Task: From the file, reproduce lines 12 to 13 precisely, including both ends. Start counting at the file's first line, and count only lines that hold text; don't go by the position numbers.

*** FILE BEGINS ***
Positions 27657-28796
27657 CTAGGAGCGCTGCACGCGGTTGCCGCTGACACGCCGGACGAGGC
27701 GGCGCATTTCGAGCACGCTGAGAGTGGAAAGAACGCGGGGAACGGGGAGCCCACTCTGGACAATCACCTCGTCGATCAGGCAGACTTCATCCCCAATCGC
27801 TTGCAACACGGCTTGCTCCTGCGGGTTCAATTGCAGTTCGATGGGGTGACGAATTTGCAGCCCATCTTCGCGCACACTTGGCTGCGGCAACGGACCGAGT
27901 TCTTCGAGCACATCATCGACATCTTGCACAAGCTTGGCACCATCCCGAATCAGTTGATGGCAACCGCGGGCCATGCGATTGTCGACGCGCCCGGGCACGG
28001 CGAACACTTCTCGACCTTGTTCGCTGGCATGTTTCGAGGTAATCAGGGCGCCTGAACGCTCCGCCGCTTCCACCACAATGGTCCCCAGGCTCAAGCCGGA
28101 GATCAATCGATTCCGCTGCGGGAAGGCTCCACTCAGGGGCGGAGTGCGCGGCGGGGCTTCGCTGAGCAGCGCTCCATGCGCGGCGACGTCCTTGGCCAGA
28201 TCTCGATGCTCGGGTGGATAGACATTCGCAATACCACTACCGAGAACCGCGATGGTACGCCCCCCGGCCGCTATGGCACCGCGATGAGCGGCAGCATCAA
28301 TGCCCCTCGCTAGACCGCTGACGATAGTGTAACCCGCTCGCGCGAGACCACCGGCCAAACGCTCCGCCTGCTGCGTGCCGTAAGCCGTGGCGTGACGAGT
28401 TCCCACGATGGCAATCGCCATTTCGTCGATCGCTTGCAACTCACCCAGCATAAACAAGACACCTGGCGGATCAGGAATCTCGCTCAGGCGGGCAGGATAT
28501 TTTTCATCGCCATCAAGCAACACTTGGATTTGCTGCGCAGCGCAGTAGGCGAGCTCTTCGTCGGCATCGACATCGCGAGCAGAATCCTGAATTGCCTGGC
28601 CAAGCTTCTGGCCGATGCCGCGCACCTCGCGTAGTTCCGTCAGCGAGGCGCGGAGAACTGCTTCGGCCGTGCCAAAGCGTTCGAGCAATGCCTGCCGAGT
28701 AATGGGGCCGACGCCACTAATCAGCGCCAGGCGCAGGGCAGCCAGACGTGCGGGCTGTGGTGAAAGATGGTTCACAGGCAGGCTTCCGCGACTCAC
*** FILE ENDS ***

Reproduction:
28601 CAAGCTTCTGGCCGATGCCGCGCACCTCGCGTAGTTCCGTCAGCGAGGCGCGGAGAACTGCTTCGGCCGTGCCAAAGCGTTCGAGCAATGCCTGCCGAGT
28701 AATGGGGCCGACGCCACTAATCAGCGCCAGGCGCAGGGCAGCCAGACGTGCGGGCTGTGGTGAAAGATGGTTCACAGGCAGGCTTCCGCGACTCAC